The UK government has introduced a new law making forced marriage a criminal offence.
The new law coming into effect in England and Wales today, will also apply to UK nationals overseas who are at risk of becoming the victim of a forced marriage.
Law enforcement agencies will also be able to pursue perpetrators in other countries where a UK national is involved under new powers defined in legislation.
The maximum penalty for the new offence of forced marriage is seven years imprisonment.
Home Secretary Theresa May said: “Forced marriage is a tragedy for each and every victim, and its very nature means that many cases go unreported.
“I am proud to say that the UK is already a world-leader in the fight to stamp out this harmful practice with the government’s Forced Marriage Unit working hard to tackle this terrible practice in the UK and overseas.”
Forced marriage can involve physical, psychological, emotional, financial and sexual abuse including being held unlawfully captive, assaulted and raped.
In 2013, the government’s Forced Marriage Unit gave advice or support related to a possible forced marriage to more than 1300 people.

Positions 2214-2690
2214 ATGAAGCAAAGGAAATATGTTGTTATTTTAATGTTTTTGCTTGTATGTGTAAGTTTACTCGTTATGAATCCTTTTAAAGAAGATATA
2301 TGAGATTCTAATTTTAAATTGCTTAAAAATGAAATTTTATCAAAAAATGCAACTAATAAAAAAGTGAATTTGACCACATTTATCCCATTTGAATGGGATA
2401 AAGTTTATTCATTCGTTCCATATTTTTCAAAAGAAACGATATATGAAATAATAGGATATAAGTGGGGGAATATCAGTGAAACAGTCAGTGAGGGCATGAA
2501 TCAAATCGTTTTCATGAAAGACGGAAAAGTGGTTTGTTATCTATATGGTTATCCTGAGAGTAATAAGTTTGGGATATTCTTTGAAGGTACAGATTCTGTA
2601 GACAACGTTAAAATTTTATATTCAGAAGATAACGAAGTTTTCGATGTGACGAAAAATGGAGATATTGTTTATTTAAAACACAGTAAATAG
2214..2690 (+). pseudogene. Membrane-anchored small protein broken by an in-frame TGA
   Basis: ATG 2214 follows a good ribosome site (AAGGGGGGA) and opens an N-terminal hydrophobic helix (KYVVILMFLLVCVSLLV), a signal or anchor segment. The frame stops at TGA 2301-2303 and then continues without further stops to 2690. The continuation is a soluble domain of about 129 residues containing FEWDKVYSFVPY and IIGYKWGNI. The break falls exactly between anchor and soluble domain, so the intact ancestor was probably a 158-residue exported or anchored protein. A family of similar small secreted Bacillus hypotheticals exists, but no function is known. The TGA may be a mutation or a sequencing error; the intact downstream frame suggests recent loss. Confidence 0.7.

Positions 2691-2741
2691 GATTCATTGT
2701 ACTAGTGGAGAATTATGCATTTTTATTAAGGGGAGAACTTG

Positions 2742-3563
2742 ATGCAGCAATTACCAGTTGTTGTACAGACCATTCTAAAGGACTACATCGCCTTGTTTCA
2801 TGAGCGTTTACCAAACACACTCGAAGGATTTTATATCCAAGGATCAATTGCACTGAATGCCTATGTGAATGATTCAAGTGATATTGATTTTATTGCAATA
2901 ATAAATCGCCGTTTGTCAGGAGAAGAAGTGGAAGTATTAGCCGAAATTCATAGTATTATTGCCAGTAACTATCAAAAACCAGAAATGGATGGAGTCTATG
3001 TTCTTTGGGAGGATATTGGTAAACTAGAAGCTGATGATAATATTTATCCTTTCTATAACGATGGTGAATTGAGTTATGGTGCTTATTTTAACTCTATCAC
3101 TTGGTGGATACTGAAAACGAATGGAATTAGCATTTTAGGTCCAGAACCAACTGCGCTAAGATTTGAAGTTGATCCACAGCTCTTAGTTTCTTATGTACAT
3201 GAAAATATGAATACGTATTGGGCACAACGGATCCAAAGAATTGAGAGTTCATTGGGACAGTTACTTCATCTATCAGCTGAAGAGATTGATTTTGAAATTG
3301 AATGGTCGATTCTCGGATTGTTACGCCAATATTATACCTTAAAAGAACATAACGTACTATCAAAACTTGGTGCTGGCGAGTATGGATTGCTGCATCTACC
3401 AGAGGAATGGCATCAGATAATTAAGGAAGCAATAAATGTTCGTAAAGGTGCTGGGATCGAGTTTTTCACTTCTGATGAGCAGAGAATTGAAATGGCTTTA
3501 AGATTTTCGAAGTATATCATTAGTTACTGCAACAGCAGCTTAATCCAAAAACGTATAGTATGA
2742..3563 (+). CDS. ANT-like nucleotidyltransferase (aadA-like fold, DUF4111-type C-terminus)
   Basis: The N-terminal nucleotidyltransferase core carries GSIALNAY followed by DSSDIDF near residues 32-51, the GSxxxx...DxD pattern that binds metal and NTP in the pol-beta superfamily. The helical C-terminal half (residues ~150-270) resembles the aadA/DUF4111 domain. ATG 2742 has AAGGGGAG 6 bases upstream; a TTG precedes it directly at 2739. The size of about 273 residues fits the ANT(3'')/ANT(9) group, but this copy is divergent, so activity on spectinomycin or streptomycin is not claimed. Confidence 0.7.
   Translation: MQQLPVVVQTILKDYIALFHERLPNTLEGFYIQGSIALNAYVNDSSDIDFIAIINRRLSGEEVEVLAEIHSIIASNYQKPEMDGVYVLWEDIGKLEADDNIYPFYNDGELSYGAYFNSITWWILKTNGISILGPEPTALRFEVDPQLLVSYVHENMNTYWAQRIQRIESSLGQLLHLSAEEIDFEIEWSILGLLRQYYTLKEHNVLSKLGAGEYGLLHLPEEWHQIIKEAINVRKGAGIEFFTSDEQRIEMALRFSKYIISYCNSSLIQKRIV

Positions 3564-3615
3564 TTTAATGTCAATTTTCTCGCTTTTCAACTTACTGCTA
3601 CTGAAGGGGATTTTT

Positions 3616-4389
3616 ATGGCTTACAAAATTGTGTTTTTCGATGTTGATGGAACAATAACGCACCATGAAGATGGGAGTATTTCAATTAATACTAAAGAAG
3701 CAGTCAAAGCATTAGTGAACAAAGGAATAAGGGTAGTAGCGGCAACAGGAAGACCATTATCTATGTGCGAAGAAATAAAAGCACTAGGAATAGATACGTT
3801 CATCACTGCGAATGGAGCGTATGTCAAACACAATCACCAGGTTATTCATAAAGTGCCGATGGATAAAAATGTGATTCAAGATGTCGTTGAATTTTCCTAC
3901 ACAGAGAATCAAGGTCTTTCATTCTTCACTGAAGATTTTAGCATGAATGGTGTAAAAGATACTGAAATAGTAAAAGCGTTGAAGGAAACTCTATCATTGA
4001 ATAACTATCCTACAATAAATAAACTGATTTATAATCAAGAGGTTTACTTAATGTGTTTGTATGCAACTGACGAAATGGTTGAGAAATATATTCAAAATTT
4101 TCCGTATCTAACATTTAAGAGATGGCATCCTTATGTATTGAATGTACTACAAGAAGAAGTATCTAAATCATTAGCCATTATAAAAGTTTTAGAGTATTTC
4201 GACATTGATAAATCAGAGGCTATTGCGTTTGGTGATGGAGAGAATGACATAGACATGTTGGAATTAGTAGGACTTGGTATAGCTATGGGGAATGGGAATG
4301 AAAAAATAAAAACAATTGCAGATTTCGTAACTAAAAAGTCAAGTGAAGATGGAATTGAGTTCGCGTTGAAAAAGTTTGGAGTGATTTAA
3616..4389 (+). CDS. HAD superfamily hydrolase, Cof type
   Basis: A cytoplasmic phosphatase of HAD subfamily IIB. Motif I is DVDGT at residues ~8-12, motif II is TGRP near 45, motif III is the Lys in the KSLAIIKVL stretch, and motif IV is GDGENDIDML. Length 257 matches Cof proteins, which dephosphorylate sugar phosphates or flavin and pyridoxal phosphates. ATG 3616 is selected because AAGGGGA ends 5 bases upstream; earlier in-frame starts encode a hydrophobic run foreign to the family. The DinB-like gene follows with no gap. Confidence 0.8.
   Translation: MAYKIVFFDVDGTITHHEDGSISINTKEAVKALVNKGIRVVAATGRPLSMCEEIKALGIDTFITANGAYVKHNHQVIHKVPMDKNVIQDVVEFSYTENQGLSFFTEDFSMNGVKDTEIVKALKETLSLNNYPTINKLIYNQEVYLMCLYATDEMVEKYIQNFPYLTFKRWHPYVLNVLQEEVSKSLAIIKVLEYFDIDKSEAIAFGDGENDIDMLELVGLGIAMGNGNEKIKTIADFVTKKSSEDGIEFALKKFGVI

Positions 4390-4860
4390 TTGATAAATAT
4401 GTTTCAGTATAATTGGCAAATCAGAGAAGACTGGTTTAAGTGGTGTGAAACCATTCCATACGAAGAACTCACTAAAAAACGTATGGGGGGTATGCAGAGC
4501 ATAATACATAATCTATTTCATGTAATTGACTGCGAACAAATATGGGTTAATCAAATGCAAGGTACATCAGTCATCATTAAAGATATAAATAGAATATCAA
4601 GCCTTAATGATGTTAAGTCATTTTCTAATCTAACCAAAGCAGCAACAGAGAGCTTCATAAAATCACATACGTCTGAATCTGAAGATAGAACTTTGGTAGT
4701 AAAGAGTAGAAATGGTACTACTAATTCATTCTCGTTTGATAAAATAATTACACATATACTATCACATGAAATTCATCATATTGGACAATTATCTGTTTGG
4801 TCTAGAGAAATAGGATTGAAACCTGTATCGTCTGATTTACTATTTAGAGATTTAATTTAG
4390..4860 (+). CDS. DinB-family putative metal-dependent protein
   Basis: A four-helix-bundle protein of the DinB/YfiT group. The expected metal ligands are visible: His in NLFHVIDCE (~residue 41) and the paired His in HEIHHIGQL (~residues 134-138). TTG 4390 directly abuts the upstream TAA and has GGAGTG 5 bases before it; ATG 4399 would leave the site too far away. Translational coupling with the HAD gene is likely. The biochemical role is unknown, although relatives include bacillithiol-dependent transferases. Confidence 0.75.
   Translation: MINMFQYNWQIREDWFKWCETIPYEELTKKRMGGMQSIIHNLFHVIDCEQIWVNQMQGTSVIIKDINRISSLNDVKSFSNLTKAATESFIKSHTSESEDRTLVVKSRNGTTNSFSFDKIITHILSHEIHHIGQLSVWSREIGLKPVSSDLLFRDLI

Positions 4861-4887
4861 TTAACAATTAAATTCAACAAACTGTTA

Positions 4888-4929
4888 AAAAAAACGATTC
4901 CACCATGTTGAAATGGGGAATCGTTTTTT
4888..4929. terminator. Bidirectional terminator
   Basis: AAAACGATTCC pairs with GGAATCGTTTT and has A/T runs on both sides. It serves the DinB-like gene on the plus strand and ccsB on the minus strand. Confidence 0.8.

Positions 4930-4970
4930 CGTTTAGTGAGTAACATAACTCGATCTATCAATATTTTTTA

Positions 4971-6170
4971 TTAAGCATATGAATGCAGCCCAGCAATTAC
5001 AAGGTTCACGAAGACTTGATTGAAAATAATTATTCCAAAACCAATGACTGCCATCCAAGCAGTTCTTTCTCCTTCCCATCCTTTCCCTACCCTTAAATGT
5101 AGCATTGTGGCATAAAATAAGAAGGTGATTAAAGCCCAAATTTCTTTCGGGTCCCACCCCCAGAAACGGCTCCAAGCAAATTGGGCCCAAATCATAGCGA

Crime Prevention Minister Norman Baker said: “Forced marriage is an appalling form of abuse which crosses borders and cultural boundaries. The scale of reported cases is deeply worrying, but this is just the tip of the iceberg.
“Legislation is the next key step in solving this problem and builds on the hard work already being done by the government and third sector organisations to tackle this practice. The message from the coalition government is clear – forced marriage is totally unacceptable and will not be tolerated.”
Aneeta Prem, founder of Freedom charity, which exists to educate young people about forced marriage, said they were delighted that the government had taken action to criminalise forced marriage. “In the most tragic cases, people forced into marriage become domestic slaves by day and sexual slaves by night,” Ms Prem said. ““Today’s announcement sends out a powerful message that this indefensible abuse of human rights will be not be tolerated. Everyone should have the freedom to choose.”
Dr Ash Chand, the NSPCC’s strategy head for minority ethnic children said: “The change in the law to make forced marriage a crime in England and Wales is a huge step forward which we hope will deter those plotting against their own children.
“Many young people who call our ChildLine service about this issue are frightened, concerned and feel control of their lives is being wrenched from them. We have produced an animation that will help allay their fears and encourage them to contact us for help and advice.”